We don’t see many grandfathers at school. I don’t know why. For most of my teaching career I would say that I’ve met more than half the grandmothers and only about a third of the grandfathers attached to my students. Not exact statics, just an observation. I’ve also noticed that many of my students don’t talk much about their grandfathers unless they are discussing fishing, hunting, or gardening. Perhaps that’s why they have been more of a topic lately- lots of fishing and gardening going on.
I was blessed to know both of my grandfathers despite some major obstacles. As I’ve said before, Grandad Lee (Dad’s father) was an alcoholic, and Pappa Springer (Mom’s father) was often a thousand miles away. My somewhat estranged relationship with Lee is evidenced by the fact that there are so few photos of us together or even of him alone, even though I spent years in his home. He died in 1975 and was buried on my birthday. My memories of Pappa are scattered and fragile- bits and pieces of visits until we moved here when I was in high school. Then I was in CA for many years. He died in 1990, the year before my husband and I returned to live here.
My grandfathers provided quite a contrast for me and I gained some valuable insights into human character from both of them. Grandad was tall and lean, gruff and serious. He often shouted complaints or demands. Pappa was shorter, rounder, softer, and gentler. I don’t remember ever hearing him raise his voice to anyone. Grandad spoke in terse, sharp sentences accented with words and phrases that my mother cautioned me never to “repeat in public!” Pappa could drawl out an explanation of something ‘til it was so long that I’d forgotten my question. And he was outspoken about politics and people. I never understood half of what he was talking about, but I loved hearing him talk!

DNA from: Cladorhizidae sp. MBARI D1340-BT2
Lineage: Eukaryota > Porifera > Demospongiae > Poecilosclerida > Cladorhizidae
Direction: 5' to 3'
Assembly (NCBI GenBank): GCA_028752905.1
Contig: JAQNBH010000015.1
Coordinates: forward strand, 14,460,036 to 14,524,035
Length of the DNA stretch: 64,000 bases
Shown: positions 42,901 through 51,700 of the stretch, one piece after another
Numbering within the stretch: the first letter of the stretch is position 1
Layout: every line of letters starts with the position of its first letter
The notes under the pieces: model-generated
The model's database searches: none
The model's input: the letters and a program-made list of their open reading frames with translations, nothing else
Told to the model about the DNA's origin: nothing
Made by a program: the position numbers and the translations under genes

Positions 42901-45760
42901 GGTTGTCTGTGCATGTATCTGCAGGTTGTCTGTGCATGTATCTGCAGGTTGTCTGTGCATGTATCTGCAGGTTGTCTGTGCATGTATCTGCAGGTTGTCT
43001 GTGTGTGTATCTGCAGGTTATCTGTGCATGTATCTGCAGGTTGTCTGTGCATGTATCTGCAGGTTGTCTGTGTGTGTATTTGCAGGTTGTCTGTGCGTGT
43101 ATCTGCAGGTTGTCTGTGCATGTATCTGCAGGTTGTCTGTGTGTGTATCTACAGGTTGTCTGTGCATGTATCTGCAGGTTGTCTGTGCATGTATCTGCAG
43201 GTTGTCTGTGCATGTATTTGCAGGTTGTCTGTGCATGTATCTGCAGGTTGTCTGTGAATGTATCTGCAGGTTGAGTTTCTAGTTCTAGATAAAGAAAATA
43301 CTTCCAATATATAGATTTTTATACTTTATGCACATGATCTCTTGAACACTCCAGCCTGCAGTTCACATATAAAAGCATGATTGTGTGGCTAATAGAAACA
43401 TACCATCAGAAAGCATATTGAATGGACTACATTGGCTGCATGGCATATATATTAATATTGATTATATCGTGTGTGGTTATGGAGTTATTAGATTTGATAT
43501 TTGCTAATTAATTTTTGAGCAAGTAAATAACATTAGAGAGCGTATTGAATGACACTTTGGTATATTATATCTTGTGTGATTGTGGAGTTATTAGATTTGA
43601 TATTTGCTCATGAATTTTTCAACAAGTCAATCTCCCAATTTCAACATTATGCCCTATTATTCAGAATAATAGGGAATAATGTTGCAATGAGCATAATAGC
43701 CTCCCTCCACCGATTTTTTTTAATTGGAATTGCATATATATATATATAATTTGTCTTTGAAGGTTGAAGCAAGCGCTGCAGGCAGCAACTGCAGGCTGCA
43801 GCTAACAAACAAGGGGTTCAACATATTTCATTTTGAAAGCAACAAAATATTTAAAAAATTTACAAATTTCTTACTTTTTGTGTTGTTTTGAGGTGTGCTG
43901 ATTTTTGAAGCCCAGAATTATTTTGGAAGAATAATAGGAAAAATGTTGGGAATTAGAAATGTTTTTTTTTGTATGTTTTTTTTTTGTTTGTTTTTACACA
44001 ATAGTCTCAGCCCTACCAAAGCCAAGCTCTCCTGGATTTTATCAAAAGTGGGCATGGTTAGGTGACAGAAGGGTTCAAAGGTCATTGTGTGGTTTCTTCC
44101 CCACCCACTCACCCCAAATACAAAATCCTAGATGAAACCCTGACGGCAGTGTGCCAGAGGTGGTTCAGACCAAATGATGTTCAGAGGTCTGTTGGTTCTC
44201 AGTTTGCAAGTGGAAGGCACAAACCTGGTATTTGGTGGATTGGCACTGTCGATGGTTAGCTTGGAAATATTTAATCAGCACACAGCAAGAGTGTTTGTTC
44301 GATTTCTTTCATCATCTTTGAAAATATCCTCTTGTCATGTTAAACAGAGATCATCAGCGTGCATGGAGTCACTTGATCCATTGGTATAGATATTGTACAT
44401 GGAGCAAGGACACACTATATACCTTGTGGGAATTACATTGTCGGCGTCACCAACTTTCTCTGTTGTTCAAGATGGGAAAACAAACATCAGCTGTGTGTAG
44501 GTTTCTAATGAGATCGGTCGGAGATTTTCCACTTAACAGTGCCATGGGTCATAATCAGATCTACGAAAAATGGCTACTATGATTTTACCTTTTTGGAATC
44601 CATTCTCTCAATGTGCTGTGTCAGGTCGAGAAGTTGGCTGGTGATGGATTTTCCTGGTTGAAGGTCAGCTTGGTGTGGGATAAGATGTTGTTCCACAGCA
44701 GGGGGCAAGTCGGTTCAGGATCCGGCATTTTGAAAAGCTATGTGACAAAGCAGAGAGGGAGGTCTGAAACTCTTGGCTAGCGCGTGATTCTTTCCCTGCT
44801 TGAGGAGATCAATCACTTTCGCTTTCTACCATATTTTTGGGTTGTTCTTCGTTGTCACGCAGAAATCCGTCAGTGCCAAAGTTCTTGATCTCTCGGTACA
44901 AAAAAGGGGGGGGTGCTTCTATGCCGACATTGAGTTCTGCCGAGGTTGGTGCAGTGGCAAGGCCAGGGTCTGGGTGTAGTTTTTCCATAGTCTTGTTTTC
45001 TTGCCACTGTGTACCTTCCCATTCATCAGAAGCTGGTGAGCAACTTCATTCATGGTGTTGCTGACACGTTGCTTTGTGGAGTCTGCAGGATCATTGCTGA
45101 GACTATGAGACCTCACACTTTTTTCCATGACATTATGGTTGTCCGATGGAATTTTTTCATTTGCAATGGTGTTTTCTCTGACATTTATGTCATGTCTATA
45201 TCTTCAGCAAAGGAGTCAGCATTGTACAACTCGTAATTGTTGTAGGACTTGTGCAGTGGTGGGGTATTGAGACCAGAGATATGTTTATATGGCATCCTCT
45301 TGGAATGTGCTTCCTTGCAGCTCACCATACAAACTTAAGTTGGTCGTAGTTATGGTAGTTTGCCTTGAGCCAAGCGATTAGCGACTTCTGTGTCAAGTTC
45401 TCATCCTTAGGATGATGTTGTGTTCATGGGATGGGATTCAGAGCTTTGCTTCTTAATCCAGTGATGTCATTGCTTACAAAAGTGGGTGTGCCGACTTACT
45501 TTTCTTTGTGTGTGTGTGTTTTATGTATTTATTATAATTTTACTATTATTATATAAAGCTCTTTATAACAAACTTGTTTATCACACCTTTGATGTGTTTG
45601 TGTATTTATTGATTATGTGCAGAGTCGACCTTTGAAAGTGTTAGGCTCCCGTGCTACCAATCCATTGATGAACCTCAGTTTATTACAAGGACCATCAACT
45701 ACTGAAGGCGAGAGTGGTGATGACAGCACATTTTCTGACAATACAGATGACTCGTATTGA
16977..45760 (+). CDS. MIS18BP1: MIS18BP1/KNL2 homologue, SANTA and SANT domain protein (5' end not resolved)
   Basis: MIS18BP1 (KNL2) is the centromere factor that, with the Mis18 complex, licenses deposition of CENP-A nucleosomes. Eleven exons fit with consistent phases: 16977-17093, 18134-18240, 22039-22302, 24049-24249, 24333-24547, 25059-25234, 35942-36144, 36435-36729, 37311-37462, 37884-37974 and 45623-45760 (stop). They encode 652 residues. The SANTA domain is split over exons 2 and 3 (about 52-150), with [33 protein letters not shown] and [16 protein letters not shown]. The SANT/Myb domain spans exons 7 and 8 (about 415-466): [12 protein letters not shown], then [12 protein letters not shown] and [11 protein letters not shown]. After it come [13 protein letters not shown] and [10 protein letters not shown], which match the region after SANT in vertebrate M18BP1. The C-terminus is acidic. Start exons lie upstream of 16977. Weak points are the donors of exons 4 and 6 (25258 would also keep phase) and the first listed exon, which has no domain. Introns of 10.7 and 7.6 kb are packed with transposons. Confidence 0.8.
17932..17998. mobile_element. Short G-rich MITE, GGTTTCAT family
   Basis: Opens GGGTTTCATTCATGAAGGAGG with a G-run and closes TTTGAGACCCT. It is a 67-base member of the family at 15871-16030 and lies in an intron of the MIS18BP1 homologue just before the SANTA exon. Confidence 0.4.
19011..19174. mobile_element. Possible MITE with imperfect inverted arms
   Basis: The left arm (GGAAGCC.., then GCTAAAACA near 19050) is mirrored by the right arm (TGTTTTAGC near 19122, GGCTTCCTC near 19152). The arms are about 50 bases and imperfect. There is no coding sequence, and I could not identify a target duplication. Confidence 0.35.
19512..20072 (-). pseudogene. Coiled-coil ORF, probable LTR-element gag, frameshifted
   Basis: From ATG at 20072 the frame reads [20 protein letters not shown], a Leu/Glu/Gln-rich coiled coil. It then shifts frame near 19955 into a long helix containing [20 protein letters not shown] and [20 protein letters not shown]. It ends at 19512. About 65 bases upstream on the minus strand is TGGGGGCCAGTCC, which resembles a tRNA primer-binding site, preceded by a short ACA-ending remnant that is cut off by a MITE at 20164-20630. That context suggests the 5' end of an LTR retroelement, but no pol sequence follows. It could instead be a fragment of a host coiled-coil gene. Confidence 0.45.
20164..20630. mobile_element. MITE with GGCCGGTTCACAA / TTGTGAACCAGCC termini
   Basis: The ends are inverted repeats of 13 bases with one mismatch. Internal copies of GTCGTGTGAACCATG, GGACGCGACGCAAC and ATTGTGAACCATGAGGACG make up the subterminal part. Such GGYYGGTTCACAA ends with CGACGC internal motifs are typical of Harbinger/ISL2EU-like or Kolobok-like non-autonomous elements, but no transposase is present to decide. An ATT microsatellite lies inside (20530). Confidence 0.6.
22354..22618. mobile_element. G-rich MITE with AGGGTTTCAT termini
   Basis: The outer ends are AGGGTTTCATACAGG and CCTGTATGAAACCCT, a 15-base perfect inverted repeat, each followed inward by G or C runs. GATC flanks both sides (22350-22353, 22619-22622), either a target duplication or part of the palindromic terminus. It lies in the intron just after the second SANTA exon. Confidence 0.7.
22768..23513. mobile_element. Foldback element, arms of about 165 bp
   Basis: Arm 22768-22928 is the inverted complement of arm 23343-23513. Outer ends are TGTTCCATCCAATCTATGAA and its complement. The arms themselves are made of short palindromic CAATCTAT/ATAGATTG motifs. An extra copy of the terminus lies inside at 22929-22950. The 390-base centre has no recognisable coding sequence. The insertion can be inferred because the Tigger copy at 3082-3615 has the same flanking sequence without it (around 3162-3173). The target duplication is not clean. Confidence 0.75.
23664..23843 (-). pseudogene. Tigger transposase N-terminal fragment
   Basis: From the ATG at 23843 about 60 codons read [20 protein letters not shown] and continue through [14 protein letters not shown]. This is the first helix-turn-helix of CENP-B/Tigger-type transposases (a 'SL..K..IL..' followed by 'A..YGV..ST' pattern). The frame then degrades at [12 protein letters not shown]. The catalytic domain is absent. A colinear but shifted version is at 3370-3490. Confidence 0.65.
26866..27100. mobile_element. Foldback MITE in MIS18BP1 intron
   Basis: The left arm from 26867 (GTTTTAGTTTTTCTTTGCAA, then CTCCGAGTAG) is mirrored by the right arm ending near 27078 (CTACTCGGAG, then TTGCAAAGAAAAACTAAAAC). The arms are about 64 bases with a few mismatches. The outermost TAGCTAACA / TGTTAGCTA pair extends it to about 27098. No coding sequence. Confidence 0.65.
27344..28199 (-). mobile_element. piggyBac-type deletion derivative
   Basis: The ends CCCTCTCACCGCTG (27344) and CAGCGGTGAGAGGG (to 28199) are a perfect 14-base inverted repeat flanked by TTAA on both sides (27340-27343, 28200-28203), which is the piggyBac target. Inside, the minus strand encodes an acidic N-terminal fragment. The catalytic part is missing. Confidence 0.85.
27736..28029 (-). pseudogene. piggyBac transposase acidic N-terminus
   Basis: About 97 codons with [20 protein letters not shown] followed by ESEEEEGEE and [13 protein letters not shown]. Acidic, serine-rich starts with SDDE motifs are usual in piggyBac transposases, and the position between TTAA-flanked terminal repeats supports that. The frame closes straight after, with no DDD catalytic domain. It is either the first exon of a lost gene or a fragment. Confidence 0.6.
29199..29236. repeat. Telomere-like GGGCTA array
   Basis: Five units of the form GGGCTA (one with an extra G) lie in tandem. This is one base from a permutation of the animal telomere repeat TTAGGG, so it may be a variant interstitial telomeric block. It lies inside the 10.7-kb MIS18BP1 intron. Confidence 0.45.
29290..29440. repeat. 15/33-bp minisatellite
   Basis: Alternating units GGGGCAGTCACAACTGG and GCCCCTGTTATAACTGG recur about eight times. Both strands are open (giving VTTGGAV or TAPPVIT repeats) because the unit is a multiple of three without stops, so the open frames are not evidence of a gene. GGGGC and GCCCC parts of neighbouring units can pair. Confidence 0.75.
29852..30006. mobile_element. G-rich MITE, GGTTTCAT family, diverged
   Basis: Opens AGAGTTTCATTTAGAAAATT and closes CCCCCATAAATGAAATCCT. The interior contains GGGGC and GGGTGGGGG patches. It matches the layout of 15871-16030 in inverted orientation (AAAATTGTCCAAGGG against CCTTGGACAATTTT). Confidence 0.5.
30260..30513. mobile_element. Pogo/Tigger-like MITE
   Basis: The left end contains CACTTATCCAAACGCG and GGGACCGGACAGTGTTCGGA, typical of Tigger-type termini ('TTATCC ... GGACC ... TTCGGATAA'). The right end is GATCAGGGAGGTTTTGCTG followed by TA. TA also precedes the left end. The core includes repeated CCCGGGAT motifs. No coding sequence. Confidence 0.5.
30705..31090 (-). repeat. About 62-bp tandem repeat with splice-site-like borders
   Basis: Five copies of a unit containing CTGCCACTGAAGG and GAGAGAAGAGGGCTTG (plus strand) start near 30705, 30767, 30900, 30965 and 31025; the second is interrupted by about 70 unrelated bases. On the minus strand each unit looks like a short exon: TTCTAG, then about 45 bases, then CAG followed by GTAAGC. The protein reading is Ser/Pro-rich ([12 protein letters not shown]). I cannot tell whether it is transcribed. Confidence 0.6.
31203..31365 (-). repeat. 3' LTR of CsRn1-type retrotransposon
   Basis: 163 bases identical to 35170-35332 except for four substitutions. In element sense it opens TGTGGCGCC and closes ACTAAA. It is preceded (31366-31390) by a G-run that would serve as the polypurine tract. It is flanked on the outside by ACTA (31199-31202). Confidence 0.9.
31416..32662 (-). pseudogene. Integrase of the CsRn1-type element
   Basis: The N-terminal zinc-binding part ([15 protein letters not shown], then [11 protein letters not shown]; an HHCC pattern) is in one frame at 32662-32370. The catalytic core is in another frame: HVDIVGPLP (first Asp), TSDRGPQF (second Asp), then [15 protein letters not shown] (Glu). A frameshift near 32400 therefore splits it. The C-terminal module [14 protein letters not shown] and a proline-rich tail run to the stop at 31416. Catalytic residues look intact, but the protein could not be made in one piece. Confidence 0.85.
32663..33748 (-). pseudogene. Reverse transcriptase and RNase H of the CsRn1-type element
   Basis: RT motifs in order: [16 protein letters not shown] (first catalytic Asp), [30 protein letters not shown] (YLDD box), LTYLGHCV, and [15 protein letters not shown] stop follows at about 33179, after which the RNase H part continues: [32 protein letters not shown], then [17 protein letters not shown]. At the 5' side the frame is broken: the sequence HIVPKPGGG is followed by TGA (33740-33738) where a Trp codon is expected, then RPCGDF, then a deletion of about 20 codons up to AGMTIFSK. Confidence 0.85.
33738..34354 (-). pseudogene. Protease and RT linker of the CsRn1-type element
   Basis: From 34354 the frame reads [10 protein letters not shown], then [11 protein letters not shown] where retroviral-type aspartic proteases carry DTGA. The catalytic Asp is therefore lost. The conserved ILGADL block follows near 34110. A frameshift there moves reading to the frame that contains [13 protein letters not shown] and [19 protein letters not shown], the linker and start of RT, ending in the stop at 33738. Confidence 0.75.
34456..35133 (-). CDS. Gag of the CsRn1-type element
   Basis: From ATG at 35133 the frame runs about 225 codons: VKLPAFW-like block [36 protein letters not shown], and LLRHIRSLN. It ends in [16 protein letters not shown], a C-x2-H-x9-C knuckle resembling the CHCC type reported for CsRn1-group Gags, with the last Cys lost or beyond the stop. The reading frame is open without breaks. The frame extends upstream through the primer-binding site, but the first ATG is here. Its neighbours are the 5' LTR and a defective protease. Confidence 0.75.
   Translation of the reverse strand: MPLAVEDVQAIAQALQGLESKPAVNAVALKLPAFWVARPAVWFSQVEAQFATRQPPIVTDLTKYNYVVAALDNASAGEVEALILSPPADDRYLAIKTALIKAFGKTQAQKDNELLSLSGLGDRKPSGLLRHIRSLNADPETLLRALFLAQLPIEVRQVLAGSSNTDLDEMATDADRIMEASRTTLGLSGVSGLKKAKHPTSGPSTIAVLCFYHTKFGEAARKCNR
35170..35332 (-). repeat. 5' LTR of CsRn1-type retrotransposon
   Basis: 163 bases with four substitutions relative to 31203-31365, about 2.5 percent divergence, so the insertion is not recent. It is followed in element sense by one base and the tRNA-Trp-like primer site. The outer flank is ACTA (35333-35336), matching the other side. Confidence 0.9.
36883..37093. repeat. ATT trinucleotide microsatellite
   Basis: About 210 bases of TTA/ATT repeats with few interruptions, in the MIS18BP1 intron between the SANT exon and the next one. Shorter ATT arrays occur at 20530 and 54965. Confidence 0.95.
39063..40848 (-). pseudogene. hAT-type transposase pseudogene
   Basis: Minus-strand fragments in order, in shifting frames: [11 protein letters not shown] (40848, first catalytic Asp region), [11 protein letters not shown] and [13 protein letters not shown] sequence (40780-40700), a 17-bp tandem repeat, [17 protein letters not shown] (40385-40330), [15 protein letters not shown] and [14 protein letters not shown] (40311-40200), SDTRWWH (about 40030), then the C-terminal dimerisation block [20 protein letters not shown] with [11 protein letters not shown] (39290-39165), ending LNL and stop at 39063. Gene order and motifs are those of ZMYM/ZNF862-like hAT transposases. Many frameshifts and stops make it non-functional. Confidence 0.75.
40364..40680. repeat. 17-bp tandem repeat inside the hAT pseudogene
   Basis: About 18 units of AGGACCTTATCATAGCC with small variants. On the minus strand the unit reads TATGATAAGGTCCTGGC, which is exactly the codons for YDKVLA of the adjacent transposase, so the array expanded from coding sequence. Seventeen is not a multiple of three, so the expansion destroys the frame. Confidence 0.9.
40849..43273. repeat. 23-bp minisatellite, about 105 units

I don’t suppose our childhood memories of our grandparents are ever that accurate. I remember Mom often spoke of how strict her father was and Dad swears that his father was once a hard-working man with a sense of humor. However, our mind stores and recalls what it chooses and impressions are impossible to erase. I will always remember Grandad as the person in my life who made toys and charmed animals and gardened. And my impression of him was that he hated people, cursed fate for destroying his life plans, and wanted everyone to love him, but understood why they didn’t. Pappa was the gentle soul who linked me to our past with wagon rides and walks in the woods and lessons in the hen house. When I was a young girl who was just visiting I often thought of him as old fashioned and out of touch with the “big world”. As I grew older I began to see him as wise and comfortable with his life.
When I think of my grandfathers I realize that both of them shared a deep, abiding love of nature. Both loved to grow things. Both surrounded themselves with animals. Both loved to just be outside. Both loved their families. Both loved me. I suppose that’s what really matters.